To summarize, your hypothesis should follow a structure of: “If I change this, it will have this effect,” but should always be informed by an analysis of the problems and rooted in the solution you deemed appropriate.
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Intra-individual variation allows an explicit test of the hygric hypothesis for discontinuous gas exchange in insects
Caroline M. Williams,1Shannon L. Pelini,2,†Jessica J. Hellmann,2 and Brent J. Sinclair1,*
1Department of Biology, University of Western Ontario, London, ON N6A 5B7, Canada
2Department of Biological Sciences, University of Notre Dame, Notre Dame, IN 46556, USA
*Author for correspondence (ac.owu@7alcnisb).
†Present address: Harvard Forest, Harvard University, Petersham, MA 01366, USA
Author information ►Article notes ►Copyright and License information ►
Received 2009 Oct 5; Accepted 2009 Oct 23.
Copyright © 2009 The Royal Society
This article has been cited by other articles in PMC.
The hygric hypothesis postulates that insect discontinuous gas exchange cycles (DGCs) are an adaptation that reduces respiratory water loss (RWL), but evidence is lacking for reduction of water loss by insects expressing DGCs under normal ecological conditions. Larvae of Erynnis propertius (Lepidoptera: Hesperiidae) naturally switch between DGCs and continuous gas exchange (CGE), allowing flow-through respirometry comparisons of water loss between the two modes. Water loss was lower during DGCs than CGE, both between individuals using different patterns and within individuals using both patterns. The hygric cost of gas exchange (water loss associated with carbon dioxide release) and the contribution of respiratory to total water loss were lower during DGCs. Metabolic rate did not differ between DGCs and CGE. Thus, DGCs reduce RWL in E. propertius, which is consistent with the suggestion that water loss reduction could account for the evolutionary origin and/or maintenance of DGCs in insects.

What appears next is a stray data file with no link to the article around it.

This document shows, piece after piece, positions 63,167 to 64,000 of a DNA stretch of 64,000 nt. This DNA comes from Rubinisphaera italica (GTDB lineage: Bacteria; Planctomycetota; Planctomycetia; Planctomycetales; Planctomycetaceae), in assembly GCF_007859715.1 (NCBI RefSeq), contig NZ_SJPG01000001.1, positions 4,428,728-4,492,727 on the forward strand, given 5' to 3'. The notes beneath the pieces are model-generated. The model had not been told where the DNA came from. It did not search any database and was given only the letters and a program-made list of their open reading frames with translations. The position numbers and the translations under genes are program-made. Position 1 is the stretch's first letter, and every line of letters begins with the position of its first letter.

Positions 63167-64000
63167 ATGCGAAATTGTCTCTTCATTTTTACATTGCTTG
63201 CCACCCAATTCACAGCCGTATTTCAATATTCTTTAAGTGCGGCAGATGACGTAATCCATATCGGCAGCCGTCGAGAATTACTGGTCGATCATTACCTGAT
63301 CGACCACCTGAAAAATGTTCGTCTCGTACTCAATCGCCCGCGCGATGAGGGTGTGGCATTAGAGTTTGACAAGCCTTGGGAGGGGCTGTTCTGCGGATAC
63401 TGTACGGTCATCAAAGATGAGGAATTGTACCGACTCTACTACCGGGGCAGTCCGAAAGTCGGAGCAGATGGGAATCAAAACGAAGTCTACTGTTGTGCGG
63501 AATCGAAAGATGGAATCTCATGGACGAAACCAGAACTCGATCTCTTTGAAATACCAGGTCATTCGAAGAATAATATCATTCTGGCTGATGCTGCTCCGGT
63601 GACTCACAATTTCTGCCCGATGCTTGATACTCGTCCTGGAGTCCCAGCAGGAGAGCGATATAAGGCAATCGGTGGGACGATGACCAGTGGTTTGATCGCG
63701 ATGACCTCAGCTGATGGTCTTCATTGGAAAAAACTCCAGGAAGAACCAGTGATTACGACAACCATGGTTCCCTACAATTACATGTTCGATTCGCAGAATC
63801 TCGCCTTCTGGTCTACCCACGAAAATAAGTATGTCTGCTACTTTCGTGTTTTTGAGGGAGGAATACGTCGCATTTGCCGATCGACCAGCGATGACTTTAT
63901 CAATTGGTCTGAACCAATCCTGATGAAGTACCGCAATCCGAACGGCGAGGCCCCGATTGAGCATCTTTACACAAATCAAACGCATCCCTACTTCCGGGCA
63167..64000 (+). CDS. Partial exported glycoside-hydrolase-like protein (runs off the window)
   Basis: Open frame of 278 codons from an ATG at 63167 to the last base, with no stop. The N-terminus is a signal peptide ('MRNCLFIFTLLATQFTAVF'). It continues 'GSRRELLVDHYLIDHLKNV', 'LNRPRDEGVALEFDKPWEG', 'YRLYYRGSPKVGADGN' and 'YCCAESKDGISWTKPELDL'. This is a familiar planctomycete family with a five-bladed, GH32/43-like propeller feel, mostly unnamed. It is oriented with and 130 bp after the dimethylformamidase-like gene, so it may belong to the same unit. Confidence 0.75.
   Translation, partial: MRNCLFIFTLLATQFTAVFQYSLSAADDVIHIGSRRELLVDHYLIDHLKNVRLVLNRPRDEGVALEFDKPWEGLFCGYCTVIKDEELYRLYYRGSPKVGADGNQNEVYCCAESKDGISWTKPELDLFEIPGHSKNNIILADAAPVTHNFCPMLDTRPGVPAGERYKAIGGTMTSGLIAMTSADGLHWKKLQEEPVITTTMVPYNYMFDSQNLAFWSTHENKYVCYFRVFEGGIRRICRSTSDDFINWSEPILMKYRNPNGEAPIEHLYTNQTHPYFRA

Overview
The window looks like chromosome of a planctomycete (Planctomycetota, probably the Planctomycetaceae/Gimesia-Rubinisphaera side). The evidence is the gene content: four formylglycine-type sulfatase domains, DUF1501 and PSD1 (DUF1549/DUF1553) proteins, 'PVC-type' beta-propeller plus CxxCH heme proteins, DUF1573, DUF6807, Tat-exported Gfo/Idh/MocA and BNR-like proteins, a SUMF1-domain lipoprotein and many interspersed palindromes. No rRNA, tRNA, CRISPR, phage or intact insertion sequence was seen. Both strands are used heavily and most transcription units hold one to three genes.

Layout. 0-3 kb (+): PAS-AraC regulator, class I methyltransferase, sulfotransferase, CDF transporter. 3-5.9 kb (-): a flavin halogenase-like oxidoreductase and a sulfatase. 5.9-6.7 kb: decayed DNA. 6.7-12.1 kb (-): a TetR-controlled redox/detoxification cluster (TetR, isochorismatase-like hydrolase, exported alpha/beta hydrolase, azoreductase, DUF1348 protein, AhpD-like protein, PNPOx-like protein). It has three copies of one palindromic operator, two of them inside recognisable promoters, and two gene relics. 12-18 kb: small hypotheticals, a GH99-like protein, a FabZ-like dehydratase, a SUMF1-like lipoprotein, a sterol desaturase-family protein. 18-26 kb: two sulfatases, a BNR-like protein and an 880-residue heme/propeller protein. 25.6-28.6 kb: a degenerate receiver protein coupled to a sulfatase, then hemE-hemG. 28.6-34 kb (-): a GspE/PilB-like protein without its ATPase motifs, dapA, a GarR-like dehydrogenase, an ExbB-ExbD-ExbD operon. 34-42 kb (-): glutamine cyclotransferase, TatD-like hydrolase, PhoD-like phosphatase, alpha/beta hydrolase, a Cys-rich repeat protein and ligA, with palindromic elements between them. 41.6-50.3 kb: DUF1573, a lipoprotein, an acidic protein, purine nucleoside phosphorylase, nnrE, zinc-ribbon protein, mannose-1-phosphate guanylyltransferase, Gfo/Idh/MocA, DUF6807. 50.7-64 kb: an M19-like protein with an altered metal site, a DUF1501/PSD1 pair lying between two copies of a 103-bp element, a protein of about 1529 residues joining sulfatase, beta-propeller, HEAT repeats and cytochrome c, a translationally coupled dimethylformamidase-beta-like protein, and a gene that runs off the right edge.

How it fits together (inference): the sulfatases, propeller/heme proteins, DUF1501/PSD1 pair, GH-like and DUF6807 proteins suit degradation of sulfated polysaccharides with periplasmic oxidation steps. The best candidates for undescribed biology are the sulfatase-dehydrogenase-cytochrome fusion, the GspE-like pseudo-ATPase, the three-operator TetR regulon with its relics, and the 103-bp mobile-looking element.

Keywords: discontinuous gas exchange, respiratory water loss, Lepidoptera
Discontinuous gas exchange cycles (DGCs) have evolved independently at least five times in insects (Marais et al. 2005). The evolutionary pressures that lead to DGCs are debated (Chown et al. 2006). DGCs consist of three phases: closed phase during which spiracles are closed and there is no external gas exchange; flutter phase where spiracles rapidly open and close, allowing bulk inflow of air, and open phase where spiracles are open to allow unrestricted gas exchange (Chown et al. 2006).
Three main adaptive hypotheses have been proposed to explain the origin and maintenance of DGCs (Chown et al. 2006). The hygric hypothesis contends that DGCs have evolved to limit respiratory water loss (RWL) by maximizing the time that the spiracles are closed, and minimizing water efflux due to bulk inward convection in the F-phase (Chown et al. 2006). The chthonic–hygric hypothesis (Lighton & Berrigan 1995) states that DGCs originated in insects inhabiting hypoxic and hypercapnic (primarily underground) environments to increase O2 and CO2 diffusion gradients, with coincidental water savings. The oxidative damage hypothesis (Hetz & Bradley 2005) suggests that DGCs minimize oxidative damage during periods of low metabolic demand, by maintaining low tracheal PO2 while retaining delivery capacity during periods of high metabolic demand (e.g. flight).
Here, we focus on the water retention benefits of DGCs, primarily addressing the hygric hypothesis. We note the difficulty in distinguishing the hygric and chthonic–hygric hypotheses based on water loss, but the hygric hypothesis may be rejected independently of the chthonic and oxidative damage hypotheses since CO2 and O2 partial pressures are central to the latter (Chown et al. 2006). The hygric hypothesis predicts that (i) water lost per CO2 released will be lower for insects using DGCs (see also Lighton & Turner 2008) and (ii) DGCs will decrease RWL.
Measurement of water loss within DGCs shows that RWL is greater when the spiracles are open (see Chown 2002). DGCs are longer in species from xeric environments (White et al. 2007), while cyclic and continuous patterns are more prevalent in mesic habitats (Marais et al. 2005). RWL was lower in individual ants that did not express DGCs; however, those individuals also had lower metabolic rates (Gibbs & Johnson 2004). Manipulation of environmental variables can force insects to abandon DGCs (e.g. Lighton & Turner 2008; Terblanche et al. 2008), but to our knowledge there have been no comparisons of RWL in individuals that use both DGCs and continuous gas exchange (CGE) under ecologically relevant conditions.